Differentiating Learning

Uprooted: Bridging cultures and celebrating the differences
24th December 2014
EAL Assessment Continuum
4th February 2015
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Differentiating Learning

Including some ideas for EAL beginners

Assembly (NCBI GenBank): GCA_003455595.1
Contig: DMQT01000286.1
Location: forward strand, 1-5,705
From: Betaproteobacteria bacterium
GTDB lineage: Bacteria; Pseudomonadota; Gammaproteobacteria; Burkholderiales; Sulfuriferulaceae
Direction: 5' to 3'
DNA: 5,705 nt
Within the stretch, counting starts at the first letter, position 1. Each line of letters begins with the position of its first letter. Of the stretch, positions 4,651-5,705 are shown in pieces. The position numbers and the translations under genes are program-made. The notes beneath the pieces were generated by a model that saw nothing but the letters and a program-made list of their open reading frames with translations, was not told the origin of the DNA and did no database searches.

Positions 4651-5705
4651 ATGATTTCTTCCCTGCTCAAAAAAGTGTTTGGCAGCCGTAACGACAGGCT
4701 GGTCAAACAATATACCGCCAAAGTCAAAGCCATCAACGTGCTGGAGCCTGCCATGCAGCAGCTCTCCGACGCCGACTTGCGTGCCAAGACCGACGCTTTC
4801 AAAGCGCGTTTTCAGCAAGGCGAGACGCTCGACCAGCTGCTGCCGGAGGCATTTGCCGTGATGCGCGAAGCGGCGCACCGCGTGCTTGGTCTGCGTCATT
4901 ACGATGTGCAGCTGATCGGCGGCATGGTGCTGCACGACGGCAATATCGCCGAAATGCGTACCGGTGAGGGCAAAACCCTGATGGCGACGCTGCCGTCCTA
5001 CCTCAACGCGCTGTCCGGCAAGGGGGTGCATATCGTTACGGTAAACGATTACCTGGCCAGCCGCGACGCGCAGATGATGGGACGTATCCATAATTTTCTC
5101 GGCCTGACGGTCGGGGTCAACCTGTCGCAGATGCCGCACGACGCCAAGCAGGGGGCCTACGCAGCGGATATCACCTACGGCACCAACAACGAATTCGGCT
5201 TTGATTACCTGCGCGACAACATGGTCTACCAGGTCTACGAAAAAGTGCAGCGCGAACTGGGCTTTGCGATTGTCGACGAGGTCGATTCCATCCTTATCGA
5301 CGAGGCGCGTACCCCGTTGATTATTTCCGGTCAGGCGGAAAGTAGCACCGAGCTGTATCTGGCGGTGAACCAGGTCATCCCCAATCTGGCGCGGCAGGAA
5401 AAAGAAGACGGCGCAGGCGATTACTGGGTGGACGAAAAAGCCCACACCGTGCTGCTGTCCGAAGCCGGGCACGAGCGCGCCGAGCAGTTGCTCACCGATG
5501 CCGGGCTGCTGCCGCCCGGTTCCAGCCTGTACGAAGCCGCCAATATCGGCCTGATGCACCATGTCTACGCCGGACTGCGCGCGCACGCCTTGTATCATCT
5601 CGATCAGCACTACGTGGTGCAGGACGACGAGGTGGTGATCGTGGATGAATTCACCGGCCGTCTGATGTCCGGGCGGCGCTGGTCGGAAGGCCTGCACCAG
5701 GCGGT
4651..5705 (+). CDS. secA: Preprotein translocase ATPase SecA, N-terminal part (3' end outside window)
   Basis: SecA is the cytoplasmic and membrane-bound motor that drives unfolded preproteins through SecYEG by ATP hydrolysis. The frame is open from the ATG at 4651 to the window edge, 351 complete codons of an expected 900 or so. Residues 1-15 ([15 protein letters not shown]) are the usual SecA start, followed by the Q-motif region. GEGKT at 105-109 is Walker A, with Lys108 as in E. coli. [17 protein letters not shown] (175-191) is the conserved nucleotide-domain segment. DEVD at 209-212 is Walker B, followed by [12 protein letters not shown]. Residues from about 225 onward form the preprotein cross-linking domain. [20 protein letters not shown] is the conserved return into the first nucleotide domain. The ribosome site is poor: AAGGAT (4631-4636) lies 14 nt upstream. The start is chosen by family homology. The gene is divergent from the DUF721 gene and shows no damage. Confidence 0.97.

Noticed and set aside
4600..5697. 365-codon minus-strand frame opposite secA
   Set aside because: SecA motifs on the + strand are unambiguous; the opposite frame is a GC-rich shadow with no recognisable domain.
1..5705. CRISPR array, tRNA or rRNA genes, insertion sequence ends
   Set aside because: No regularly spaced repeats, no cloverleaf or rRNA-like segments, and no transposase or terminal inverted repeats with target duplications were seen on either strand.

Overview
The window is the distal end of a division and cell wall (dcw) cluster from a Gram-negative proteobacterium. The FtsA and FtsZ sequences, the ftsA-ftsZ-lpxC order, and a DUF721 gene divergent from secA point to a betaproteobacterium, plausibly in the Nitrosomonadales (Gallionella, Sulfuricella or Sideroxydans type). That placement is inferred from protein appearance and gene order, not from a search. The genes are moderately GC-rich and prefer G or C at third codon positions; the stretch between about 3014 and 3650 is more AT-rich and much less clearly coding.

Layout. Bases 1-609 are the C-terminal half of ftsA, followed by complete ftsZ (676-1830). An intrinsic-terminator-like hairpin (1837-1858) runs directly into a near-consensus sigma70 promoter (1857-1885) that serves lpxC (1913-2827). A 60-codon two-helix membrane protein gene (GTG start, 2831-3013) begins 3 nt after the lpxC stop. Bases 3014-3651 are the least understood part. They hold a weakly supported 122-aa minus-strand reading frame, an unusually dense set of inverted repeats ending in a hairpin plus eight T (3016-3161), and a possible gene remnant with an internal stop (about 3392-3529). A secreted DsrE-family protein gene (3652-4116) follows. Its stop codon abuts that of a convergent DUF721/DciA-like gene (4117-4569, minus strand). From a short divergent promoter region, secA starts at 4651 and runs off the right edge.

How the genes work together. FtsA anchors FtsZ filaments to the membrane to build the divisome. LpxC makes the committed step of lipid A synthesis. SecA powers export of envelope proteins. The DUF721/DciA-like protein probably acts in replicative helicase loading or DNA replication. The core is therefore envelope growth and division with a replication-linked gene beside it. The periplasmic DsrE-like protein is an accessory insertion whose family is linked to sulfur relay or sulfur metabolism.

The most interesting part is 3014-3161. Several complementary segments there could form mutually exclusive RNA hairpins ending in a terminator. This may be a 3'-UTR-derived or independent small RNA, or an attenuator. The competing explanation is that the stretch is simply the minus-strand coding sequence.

Whilst reading a book on reclaiming childhood (‘Their name is today’ by Johann Christoph Arnold) the chapter on ‘learning differences and how to cater for them’ triggered thoughts on teaching differences. At the end of the October article it was mentioned that EAL teaching should be evaluated in a different way due to the very nature of the subject and I shall try to clarify why. The EAL teacher is very privileged, due to the small nature of the classes. This enables the teacher to understand and cater for the different learning needs and more importantly the varying emotional needs of each child. The latter is crucial for EAL students as is important to understand how a student feels about their transition to be able to not only support their academic progress but to provide a safe, comfortable haven where they feel confident and supported. It can be difficult with an EAL student, particularly at the initial stages to determine whether they are struggling due to language or other difficulties. Interestingly the number of dyslexic students is significantly higher in English than other languages, in fact a student who is dyslexic in English may not be in their home language. For this reason it is useful to assess students in their home language as well. However, when defining learning/special needs, it is also important that a child isn’t labelled too early. According to learning support specialist, Colin Troy, learners shouldn’t be labelled until they are nine. Cultural considerations should be taken into account when discussing a child’s difficulties with the parents as it is important to be aware of cultural differences and expectations. The series of books on various cultures, “culture shock” provide insight into these differences. For example, when teaching a Japanese student who was having difficulties, it was useful to be aware that that the child is seen a reflection of the key parent. This means that when a child has any problems the parent can lose ‘face’. It was therefore important to  discuss any issues with great sensitivity and discretion. Similarly, the EAL student should be treated with understanding and compassion as it can be an alienating experience being in a new school, with a different language. One particularly bright student came to see me out of class hours to express his upset on moving schools as each time he had to start from scratch with a new language and felt like he was at the lower end of the class. This leads to a point that for some students having EAL support is like being less able, it is therefore essential for a school to value the student’s languages and differences as opposed to having a universal standard of all. It is important that being exited from EAL is not viewed as an achievement but as a readiness for the next stage in learning. International schools, by their nature, are very aware of the EAL student’s needs and it is essential that this vision is not lost in the desire to raise academic standards. A key factor is to have an awareness of each individual child’s learning style, an awareness of the linguistic similarities and differences of their home language to the school language, a knowledge of what motivates each individual, their interests, their likes and dislikes, what they miss from  their previous school/country and an understanding of their culture. The success of an  EAL lesson cannot be seen in isolation, this was confirmed in a summer edition of the TESOL English language bulletin. It may take several lessons to teach the past tense. The real success in mastering it is shown when a student can use it appropriately out of context and can identify and understand its use when encountered. EAL beginners It is important to  be aware that for the EAL student the school day is more tiring due to the extra concentration needed to focus when instruction is in a new language. Allowance be made for this particularly regarding homework as it would take the EAL child substantially longer to complete a language based task. Remember to maintain a long term vision that EAL students often eventually surpass their peers. Whilst it is useful to support the curriculum for more advanced students, beginners would need support with survival language and the basics of English usually for the first and often second half of their first term. It is important to have this time as well as extra pull out sessions at the beginning of the day or during quiet reading. The EAL lesson should aim to be a safe haven where students can ask for help in understanding work, express any concerns as well as to build their confidence in expressing themselves. In the initial stages it is important to focus on the oral language as EAL is the one place where they can express themselves confidently due to the small nature of the groups and being with their peers of a similar levels. As mentioned in a previous article connections to home language and culture should be used whenever possible to ensure that the student feels that their roots and identity are not brushed aside in favour of a new culture.The key to a new EAL student performing well is not due to their ability but their happiness levels when settling in a new school and country. The close collaboration between the EAL and class teacher is important and the EAL class needs to be a comfort zone in a new and alien environment. Some ideas for Beginner Students Do oral assessment if they have any knowledge of English. Walk around the school looking at the different subjects and classes. Students can practise basic prepared interview questions with teachers and admin staff. This not only enables them to get to know staff but is all good for their confidence in expressing themselves. eg What is your name? Where are you from? What do you like to do? When did you start working at this school? The interviews can  be filmed and reviewed in the EAL class. Ask them to bring a photo of their families, this can be used for vocabulary on family members and later on for body parts and descriptions. They could bring a picture of their home town to reinforce colours, find the colours in the picture. They can also go round the class finding the named colour. For numbers the number game where you hide a number  from 1-20 and they have to guess  what it is, is popular. Classroom objects are easily learnt using objects in the EAL room and getting students to ask each other to find  them. Prepositions can be learnt by playing Simon says and getting the students to give the instructions after the teacher modelling it. It can be used in conjunction with classroom objects eg put the book on the table. Or body parts, e.g. put our hands on your head. Their likes dislikes could be shared with visuals of sports, hobbies. Often these  words may be borrowed in their home language or English so they may find lots of connections! They could even say what they like, don’t like or don’t  about the new school/ country. Language games such as Headbands, the Fish game, Guess who, Snakes and Ladders for numbers, Ludo and Twister for colours are an enjoyable way for students to practice their language skills in a fun and relaxed way.